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Top value wines for today’s everyday fare


Wine Enthusiast released our Top 100 Best Buys in wine of 2012 last week. They’re all below $20, and represent the best value for the money you can find in today’s market.

It’s particularly important in these tough economic times for a wine magazine to identify good values. When I’m in the position to designate a wine in this special way, it makes me happy. Unfortunately, California wine prices seem like they’re creeping up, so this year, only eleven wines I reviewed made the Top 100 cut:

90 Kendall-Jackson 2010 Avant Chardonnay
89 Pomolo 2011 Sauvignon Blanc
90 Annabella 2010 Chardonnay
88 Gnarly Head 2010 Pinot Grigio
88 Snap Dragon 2010 Riesling
89 Napa Family Vineyards 2010 Cabernet Sauvignon
90 Firestone 2010 Riesling
90 Cameron Hughes 2009 Lot 271 Pinot Noir
90 Leese-Fitch 2010 Sauvignon Blanc
90 Black Box 2009 Merlot
90 Liberty School 2009 Cabernet Sauvignon

Still, that doesn’t mean there aren’t plenty of additional California wines that represent an excellent quality-price ratio. Here are some others. All are wines I reviewed since last February and gave Best Buy status to:

89 Kendall-Jackson 2010 Vintner’s Reserve Sauvignon Blanc; $13
88 Avalon 2010 Cabernet Sauvignon; $12
88 Chalone 2010 Chardonnay; $13
87 Mirassou 2011 Chardonnay; $12
87 J. Wilkes 2011 Pinot Blanc; $12
87 Oak Grove 2011 Reserve Pinot Grigio; $8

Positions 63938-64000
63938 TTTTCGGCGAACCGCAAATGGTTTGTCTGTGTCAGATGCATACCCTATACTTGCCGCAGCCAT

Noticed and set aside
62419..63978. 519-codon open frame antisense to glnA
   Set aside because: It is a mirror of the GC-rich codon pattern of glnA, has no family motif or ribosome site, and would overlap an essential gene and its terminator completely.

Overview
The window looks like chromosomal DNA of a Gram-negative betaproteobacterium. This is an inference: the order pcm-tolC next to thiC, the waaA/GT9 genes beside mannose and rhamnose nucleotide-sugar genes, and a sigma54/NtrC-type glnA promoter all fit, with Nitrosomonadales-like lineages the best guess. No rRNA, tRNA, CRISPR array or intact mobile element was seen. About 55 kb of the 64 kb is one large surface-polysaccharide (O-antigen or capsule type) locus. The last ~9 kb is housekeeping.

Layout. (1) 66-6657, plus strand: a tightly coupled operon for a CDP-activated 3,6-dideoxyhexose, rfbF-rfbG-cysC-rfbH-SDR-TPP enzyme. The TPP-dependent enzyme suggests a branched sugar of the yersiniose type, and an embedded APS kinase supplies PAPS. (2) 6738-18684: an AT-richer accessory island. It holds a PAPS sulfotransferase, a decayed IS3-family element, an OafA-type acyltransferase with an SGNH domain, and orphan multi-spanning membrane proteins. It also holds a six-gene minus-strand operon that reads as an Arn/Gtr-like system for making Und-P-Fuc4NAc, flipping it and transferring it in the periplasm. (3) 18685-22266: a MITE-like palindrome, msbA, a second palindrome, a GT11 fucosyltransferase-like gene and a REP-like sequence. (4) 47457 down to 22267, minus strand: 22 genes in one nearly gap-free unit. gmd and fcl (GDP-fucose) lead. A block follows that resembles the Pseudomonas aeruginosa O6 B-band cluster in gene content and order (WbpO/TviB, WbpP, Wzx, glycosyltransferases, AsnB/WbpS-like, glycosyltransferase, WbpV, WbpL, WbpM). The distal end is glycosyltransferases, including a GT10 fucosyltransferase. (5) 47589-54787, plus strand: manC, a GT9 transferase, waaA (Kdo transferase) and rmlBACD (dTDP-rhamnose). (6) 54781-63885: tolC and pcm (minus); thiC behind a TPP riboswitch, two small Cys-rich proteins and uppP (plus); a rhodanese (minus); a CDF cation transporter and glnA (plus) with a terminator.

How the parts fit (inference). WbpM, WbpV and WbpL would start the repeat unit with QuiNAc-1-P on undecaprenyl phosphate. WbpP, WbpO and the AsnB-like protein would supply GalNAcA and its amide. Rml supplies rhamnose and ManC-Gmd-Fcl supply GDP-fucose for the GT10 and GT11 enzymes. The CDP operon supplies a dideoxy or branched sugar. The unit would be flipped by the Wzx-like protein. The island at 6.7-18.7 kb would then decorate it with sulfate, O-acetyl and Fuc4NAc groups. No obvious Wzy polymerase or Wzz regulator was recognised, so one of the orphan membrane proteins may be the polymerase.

87 Double Decker  2010 Pinot Grigio; $10
87 Smoking Loon 2008 Pinot Grigio; $8
87 Clos La Chance 2011 Estate Sauvignon Blanc; $11
87 Woodbridge by Robert Mondavi 2011 Sauvignon Blanc; $8

I’ve said before and I’ll say it again, please don’t dismiss a wine just because it scores below 90 points! Don’t forget, 87 points is a very good wine–not just good, but very good. These may not be wines to drink with your finest cuts of meat, expensive seafood entrées, pricy cheeses and elaborate sauces, but then again, who among us eats that kind of fare every day? I don’t. For instance, I love a simple dinner of pesto pasta with garlicky shrimp–give me one of those Pinot Grigios anytime! I’ll wok up a bunch of veggies and poultry or fish in garlic and ginger, dress it in sesame oil, tamari, fish sauce and rice vinegar with a sprinkle of brown sugar, toss it with toasted black sesame seeds and happily wash it down with that K-J Avant Chardonnay or the J. Wilkes Pinot Blanc. That Liberty School Cabernet Sauvignon is rich enough to drink with a grilled flank steak and roasted potatoes. I love a buttery, creamy bowl of polenta with green peas and shredded chicken or chunks of crab, topped with razor-thin shavings of Parmigiano-Reggiano, then liberally sprinked with black pepper, with which almost any of the above white wines will be fine. Even a simple salad of bitter greens, ripe tomatoes, red onions and roasted red peppers, maybe with some ripe avocado, tossed in a little EVOO and red Balsamic, will be happy with the Leese-Fitch Sauvignon Blanc. Roasted chicken is versatile enough to drink with any and all of these wines.